The quality of raw silk as it reaches the manufacturer has been determined largely by care and skill used in reeling the silk filaments from the cocoon. The process is one which requires great patience and skill, as the requirements of a perfectly reeled thread are that it shall be even and contain no knots. Since all the cocoons do not furnish threads of exactly the same length, and the fiber varies in fineness in different parts of the cocoon, the reeler must know just when to add a new thread and just how to keep the threads even.
In the filiatures where silk is reeled hand work is supplemented by a machine-turned reel, the basins in which the gum is softened are heated by steam, and many improvements have been made over the old processes still in use in parts of China, where the results are much inferior in quality. When the pupa of the silkworm has been killed the cocoons are sorted, and those of like fineness, color, luster, and degree of perfection are placed together. These cocoons are then plunged into a basin of warm water to soften the gum which holds the fibers together, and the outside loose fibers which cannot be reeled are removed. The reeler then takes a brush and finds the ends of the outside fibers, which are carefully unwound until one is found which is continuous. The fibers from four or five cocoons are united and passed through an agate ring. To make the fibers stick together the thread is then twisted about one coming from another ring, separated from that thread again, and passed through a second ring onto the reel. By the use of improved machines the reeler is enabled to watch several sets of cocoons at once. He must see that a broken fiber is immediately replaced by another, and when the fiber draws near the end and becomes too weak he must replace it by a better.
The skein of silk taken from the reel is twisted, and constitutes the raw silk of commerce. The individual fibers of the thread are stuck together by the silk gum; the silk is harsh, due also to the gum, but the skein is, nevertheless, beautiful. These skeins are packed into bundles called books, are baled, covered with matting, and sent to the manufacturer.
Because of the length of the silk fiber, and the fact that it is already a thread in form, the processes which it must undergo at the factory are much more simple than those required for cotton and wool. Although there have already been four or five fibers united into one thread in reeling, this is not yet of sufficient strength for weaving, and several of these threads must be united and twisted. The processes of doubling or twisting as carried on at the factory are known as throwing.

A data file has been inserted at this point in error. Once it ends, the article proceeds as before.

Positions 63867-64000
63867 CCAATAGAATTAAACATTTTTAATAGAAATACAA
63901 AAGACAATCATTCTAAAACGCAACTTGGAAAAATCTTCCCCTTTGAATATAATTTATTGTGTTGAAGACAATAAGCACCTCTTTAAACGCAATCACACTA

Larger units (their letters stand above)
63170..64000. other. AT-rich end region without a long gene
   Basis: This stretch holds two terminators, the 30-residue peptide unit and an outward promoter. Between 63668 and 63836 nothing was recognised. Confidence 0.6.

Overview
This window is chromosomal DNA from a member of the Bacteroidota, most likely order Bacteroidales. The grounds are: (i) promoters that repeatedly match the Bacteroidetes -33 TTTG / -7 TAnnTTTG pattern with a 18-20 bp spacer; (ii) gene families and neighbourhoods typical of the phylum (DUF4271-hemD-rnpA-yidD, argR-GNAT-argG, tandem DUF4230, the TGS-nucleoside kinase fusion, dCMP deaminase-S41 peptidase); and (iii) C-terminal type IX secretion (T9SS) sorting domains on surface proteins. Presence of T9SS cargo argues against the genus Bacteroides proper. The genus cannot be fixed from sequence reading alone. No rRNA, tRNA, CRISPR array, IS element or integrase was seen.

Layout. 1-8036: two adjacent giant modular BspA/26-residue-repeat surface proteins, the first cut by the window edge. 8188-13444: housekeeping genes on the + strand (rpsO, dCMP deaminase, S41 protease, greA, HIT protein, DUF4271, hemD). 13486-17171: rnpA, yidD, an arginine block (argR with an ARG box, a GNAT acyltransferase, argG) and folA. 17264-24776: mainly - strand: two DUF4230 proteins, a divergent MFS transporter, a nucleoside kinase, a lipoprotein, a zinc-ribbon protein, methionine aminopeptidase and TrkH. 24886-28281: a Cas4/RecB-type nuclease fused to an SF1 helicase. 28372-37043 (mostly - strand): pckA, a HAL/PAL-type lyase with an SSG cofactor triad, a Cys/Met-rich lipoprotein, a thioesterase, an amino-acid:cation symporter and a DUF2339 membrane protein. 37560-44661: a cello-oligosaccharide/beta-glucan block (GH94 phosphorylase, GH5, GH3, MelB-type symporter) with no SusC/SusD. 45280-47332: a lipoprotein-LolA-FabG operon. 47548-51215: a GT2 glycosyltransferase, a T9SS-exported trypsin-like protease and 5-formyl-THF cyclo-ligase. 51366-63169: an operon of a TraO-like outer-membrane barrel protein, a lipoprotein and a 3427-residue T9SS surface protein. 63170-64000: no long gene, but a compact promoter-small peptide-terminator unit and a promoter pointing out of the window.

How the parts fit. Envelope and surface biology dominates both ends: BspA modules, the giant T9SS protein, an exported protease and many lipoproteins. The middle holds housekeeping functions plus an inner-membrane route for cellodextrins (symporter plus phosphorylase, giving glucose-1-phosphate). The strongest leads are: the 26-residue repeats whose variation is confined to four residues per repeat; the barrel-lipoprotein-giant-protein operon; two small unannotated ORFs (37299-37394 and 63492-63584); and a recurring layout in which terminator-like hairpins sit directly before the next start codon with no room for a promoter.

Throwing may be divided into five processes:
Rewinding the raw silk from skeins onto bobbins or cops.
Cleaning by passing the thread through two fixed plates, so closely adjusted as to stop the machinery if there is a knot or irregularity. In some hand-reeled Chinese silks there are many of these irregularities, which must be removed, as the luster and beauty of finished silk depend on perfect evenness of thread.
Doubling, uniting threads from several bobbins to form one thread.
Spinning, giving a twist to the thread, the amount of twist varying according to the use for which the thread is designed.
Tram is the thread used for filling in silk cloth and consists of two or more single threads having no twist, combined and twisted just enough to hold for weaving. Organzine is the thread used for warp; and since it must be stronger than the filling in order to stand the strain of the loom, it is made up of two threads, one twisted in one direction, the other in the other direction, and then the two twisted together. As organzine must have strength it is made from the best quality of silk, but because of the amount of twist it lacks luster. The filling thread, since it does not require such great strength, has less twist and a higher luster. Singles is the name given to a thread which has no twist, and it may be used as filling for cloth which is to be dyed in the piece.
The completion of the throwing process leaves the silk in a form suitable for weaving, but there is still present the silk gum, which hides the luster and makes the silk harsh. True silk fiber, or fibroin, constitutes about 60 to 70 per cent of raw silk; the other 20 to 30 per cent is sericin, or silk gum. This sericin is soluble in warm, soapy water, and must now be removed from the silk thread. The coloring matter of silk is partly in the sericin, partly in the fiber, so that the process which removes the gum also removes part of the color.
Not all silk requires the complete removal of the silk gum, but silks are classified according to the degree of cleansing.
Boiled-off silk is silk which has all of the gum removed.
Souple silk has one-sixth of the gum removed. Ecru silk has one-twelfth of the gum removed.
Boiled-off silk goes through three operations: